Mudhoney On Top

This live LP captures a truly unique Mudhoney performance atop the iconic Seattle Space Needle. Only a dozen people witnessed this event, part of Sub Pop Records’ 25th Anniversary celebration, but now the recording will be available as a limited RSD Exclusive Release.


Flaming Lips “7 Skies H3”

It’s okay if you didn’t have $5,000 to buy the digital copy of this 24-hour-long song when it came out in 2011. Maybe you did have the money, but were creeped out by the human skull packaging. The 50 minute edit will be available on clear vinyl for RSD!


Black Angels Clear Lake Forest

This is the follow up to 2013’s Indigo Meadow on 10” clear vinyl, featuring seven newly recorded songs from Austin’s psych-rock outfit, just in time for all your summer picnics.


 Grateful Dead Live at Hampton Coliseum

Great news, Deadheads! Here’s a live recording of their 1979 concert in Hampton, VA on two 180g vinyl records in a gatefold sleeve. Unless you were at the show, their first time at the Hampton Coliseum, you’ve probably never heard this one before because this vinyl version is the first time this show has been released in any format.


Velvet Underground Loaded

Loaded is an essential album in any record collection, so if you don’t have it already now’s your chance. This 12” LP is being reissued on pink, white and black splatter vinyl, which just ups the awesome factor. Loaded was their final studio album with Lou Reed, and it includes tracks such as “Sweet Jane” and “Lonesome Cowboy Bill.”


 Dream Theater “Illumination Theory”

Have you been waiting for Dream Theater to release a picture disc? Wait no longer, for it is here. This 22-minute-long song is the closing track on their self-titled album released last year. Don’t cut yourself on the broken glass.


Of Montreal Satanic Panic In The Attic

I can’t believe that it’s been ten years since this album was first released. Of Montreal have been quite prolific in the years since then, but this breakthrough album was where it all got started. It’s going to be great to listen to this yellow and blue 2 LP on a portable turntable outside and reminisce about how great things were in 2004, back before we lost our innocence.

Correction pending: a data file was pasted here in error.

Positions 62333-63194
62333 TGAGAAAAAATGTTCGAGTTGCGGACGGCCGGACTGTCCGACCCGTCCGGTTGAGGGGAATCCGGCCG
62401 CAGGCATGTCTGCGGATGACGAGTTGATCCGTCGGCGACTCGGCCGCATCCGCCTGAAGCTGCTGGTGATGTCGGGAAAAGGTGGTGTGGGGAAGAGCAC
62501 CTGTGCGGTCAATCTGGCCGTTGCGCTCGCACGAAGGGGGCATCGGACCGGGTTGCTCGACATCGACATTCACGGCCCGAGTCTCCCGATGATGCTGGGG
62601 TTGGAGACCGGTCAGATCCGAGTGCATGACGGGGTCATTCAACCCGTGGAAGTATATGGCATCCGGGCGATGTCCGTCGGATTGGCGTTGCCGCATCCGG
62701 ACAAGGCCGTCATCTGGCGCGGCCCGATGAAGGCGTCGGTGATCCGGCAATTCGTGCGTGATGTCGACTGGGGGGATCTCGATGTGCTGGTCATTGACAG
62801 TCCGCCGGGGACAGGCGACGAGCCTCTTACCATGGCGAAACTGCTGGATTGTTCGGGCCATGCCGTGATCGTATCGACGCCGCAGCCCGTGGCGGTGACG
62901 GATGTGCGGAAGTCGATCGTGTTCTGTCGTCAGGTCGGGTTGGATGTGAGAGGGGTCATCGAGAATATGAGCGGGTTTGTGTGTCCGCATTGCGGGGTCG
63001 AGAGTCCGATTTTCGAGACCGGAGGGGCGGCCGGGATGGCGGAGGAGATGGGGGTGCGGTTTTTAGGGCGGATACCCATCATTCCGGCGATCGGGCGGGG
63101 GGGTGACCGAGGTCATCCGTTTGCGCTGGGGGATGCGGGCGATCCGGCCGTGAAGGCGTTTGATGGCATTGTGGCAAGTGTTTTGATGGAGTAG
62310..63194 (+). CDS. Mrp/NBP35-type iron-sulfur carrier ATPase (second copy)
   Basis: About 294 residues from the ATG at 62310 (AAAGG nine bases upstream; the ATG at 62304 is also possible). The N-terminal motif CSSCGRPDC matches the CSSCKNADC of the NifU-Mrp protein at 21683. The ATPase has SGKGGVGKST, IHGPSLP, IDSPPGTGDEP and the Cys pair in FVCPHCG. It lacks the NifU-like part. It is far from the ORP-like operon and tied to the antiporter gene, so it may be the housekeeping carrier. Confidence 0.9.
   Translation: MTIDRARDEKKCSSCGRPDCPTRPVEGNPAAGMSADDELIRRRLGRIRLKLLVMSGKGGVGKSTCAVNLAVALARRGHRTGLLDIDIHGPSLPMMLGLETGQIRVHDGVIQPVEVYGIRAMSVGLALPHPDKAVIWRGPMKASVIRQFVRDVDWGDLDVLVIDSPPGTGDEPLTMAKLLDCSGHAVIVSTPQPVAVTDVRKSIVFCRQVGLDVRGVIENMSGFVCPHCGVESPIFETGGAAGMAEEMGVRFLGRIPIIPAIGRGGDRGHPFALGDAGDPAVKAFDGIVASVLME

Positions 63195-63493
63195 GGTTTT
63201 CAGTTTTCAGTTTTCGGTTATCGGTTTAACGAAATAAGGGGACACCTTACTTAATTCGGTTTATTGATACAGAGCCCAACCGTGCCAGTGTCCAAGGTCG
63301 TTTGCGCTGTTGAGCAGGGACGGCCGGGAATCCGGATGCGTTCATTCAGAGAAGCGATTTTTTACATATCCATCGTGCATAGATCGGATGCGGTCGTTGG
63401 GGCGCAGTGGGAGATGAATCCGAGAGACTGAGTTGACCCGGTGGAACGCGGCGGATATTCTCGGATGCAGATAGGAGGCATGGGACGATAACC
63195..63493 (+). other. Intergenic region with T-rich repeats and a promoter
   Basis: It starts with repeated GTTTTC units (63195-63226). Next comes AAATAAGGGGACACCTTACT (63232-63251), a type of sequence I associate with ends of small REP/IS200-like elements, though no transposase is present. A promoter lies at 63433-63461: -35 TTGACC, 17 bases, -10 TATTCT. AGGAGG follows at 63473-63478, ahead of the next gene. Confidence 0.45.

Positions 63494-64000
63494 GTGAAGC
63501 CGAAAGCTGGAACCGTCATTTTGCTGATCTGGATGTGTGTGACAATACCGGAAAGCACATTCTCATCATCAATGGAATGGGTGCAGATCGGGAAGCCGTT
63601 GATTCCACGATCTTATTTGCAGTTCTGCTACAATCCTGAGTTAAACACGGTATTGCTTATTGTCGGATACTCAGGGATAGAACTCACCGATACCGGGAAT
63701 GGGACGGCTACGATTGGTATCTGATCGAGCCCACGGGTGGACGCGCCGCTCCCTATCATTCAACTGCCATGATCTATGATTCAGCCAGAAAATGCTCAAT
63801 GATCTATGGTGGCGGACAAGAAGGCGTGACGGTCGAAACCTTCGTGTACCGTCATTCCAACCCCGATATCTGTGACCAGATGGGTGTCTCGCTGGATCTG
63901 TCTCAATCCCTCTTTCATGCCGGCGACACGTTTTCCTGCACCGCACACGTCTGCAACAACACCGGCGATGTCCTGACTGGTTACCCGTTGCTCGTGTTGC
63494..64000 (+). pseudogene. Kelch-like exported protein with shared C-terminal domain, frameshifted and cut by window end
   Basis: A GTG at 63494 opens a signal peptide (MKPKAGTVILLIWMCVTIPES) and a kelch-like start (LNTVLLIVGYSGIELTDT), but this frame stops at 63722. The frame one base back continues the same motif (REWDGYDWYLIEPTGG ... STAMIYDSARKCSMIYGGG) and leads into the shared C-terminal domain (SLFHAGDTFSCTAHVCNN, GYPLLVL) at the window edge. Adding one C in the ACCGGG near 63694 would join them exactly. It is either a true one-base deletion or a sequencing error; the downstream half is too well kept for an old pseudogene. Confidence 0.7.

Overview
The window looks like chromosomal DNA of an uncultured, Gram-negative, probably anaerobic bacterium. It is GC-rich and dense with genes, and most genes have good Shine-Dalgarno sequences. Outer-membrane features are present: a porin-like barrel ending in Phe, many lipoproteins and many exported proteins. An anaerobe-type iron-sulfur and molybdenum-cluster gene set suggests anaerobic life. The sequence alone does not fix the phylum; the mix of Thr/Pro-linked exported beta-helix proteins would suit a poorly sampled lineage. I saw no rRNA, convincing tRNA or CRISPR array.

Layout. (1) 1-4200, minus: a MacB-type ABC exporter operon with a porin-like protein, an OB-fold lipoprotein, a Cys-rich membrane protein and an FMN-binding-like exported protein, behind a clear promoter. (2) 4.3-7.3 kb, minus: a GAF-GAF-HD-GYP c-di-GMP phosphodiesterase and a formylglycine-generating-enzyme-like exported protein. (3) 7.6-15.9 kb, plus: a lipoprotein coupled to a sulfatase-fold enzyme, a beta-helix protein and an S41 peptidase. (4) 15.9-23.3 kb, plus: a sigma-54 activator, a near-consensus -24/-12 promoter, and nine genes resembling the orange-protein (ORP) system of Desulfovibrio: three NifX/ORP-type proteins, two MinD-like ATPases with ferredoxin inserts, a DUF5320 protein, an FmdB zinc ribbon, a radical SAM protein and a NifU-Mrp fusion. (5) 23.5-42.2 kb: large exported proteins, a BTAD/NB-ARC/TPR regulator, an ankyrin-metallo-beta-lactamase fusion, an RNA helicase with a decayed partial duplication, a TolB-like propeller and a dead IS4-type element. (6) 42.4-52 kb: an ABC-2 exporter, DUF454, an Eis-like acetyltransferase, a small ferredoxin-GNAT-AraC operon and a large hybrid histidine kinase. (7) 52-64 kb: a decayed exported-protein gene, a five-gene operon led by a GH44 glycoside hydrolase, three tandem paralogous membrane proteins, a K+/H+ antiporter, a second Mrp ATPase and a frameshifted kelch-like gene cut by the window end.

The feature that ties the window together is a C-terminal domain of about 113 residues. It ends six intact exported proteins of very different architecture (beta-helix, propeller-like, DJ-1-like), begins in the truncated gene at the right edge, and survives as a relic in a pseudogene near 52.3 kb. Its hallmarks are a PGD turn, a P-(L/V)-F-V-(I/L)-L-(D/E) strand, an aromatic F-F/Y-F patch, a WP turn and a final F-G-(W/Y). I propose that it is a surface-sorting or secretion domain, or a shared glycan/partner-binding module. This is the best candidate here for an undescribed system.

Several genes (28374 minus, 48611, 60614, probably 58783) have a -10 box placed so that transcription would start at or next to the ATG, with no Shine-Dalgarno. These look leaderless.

Against Me! “Transgender Dysphoria Blues”


Against Me!

Transgender Dysphoria Blues 

Zoe K.

Being punk is taking a stand against an oppressive system. How much more oppressive can the system get when it denies a person’s identity? Against Me!’s frontwoman Laura Jane Grace hid her identity for thirty years before very publicly coming out as transgender in an in-depth Rolling Stone article from May of 2012. Transgender Dysphoria Blues, out on the band’s own label (Total Treble Records) on January 21, is their first release since Grace’s transition began.

It is necessary to have some knowledge of the immense oppression faced by the transgender community in order to understand the new album. The levels of discrimination and violence directed at trans people are staggering: according to the National Transgender Discrimination Survey of 2013, they experience unemployment and homelessness at double the national rate, and when they were able to obtain jobs, 90% of survey participants reported harassment or discrimination in the workplace. As if that wasn’t enough, 26% of transgender people have experienced physical assault because of their identity, and almost half have attempted suicide.

Grace’s songs on the new album reflect this brutal reality with lyrics that convey pain and suffering. On “True Trans Soul Rebel” she sings: Yet to be born or already dead / You sleep with a gun beside you in bed / You follow it through to the obvious end / Slit your veins wide open / You bleed it out. Death is a theme further explored in the hard rock-influenced “Osama Bin Laden as the Crucified Christ,” where Grace sings about how the best end one can hope for is martyrdom. Their second half of the album features two songs titled “Dead Friend” and “Two Coffins,” where the former is about losing a friend before their time, and the latter is a song about dying and being buried with the person you love.